By Francis Baker
This will be a year of new opportunities, Centre Wellington Mayor Joanne Ross-Zuj told a crowd of business owners and community leaders last week.
Speaking at the annual Mayor’s Breakfast Jan. 30 at the Grand River Raceway, Ross-Zuj said the municipality has been facing many many challenges and had to look at how to effectively address them.
“We must capitalize on new opportunities … and new opportunities are what 2013 is all about,” she said.
Projects like the expansion of the Elora sewage treatment plant, replacing the Drimmie Dam in Elora, the Elora Mill redevelopment by the Landmark Group, the Tower Street bridge replacement and Fergus library expansion are among those opportunities, she said. The arrival of Wal-Mart last fall and Target in the spring are big business opportunities.
But there are other things going on more behind the scenes, which she highlighted to the sold-out audience.
One is the township’s new staff organizational structure, which has been revised for the first time since the township was created by amalgamation 14 years ago. The change was driven by the need to make township operations more efficient as a provincial partnership fund continues to be cut back – the township has had to find savings each year to deal with the cuts.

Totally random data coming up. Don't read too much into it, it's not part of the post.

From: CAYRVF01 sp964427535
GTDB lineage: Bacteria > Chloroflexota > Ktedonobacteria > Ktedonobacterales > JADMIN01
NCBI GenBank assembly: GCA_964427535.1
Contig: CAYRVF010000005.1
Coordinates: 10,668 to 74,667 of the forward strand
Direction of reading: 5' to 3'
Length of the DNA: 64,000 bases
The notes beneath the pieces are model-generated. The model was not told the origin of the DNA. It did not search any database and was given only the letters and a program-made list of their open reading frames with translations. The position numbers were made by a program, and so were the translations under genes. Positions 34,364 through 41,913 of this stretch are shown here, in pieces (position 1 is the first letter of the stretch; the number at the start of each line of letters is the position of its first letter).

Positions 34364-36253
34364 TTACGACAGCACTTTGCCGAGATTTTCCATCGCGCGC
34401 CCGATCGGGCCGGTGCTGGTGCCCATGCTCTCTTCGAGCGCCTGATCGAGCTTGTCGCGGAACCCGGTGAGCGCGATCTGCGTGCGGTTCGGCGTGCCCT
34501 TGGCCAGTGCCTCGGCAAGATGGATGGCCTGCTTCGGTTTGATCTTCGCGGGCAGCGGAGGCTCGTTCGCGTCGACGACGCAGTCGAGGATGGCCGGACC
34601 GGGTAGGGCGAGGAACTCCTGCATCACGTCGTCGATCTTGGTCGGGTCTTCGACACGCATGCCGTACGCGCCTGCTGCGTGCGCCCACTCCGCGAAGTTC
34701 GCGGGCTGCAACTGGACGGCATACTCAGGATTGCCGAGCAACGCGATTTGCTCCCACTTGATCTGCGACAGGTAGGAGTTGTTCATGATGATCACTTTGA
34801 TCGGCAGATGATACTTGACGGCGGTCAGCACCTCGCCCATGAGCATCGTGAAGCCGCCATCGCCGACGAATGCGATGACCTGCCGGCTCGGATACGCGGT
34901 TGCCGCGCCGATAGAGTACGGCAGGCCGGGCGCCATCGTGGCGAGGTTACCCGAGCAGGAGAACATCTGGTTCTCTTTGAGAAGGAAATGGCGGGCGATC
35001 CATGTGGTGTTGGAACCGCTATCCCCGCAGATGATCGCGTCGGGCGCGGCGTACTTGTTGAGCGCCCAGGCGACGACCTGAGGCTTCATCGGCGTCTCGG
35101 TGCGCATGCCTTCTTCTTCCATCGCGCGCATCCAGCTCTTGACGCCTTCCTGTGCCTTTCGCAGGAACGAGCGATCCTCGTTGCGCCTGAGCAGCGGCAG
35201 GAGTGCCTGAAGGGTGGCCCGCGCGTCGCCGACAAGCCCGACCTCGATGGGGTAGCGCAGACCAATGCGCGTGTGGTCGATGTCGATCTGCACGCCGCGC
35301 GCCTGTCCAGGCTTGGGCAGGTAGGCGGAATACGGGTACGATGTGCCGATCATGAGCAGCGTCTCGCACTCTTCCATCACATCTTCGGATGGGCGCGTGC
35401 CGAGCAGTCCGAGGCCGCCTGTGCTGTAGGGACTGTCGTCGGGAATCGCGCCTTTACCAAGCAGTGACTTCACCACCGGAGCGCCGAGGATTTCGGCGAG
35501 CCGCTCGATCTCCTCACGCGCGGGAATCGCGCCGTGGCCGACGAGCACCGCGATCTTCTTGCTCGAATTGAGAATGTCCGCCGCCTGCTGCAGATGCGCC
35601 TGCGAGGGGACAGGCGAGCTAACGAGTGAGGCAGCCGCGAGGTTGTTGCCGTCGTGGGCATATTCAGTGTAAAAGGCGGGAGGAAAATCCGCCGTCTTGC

“It was time for us to look at our organizational structure … what it looked like and what was sustainable,” she said.
The new organization has four managing directors – of infrastructure, community services, corporate services, and planning and development services – reporting to CAO Andy Goldie, instead of the former 11 department heads.
Colin Baker was recently hired at director of infrastructure, and the three other directors are expected to be put in place through the year, Ross-Zuj said.
Getting funding for infrastructure is another priority, as municipalities are lobbying higher levels of government for money for specific infrastructure needs – water, waste water, bridges and roads.
But the government “pushed back,” and demanded asset management plans from municipalities, she said – something Centre Wellington has been working on and is expected to complete this year.
“We’ll be ready when they unveil that program for us in 2014,” she said. The completed asset management plan will have to be submitted with requests for infrastructure funding.
Dealing with growth is the third major opportunity the mayor highlighted. The province’s Places to Grow study shows Centre Wellington’s population could double in 25 years, she said. “How do we deal with that increase in population? How do we make sure our community grows in the way we want it to grow?”
The township has done several studies and plans, and now they’re to be brought together in an overall growth plan that should answer those questions. It should be finished by the end of this year.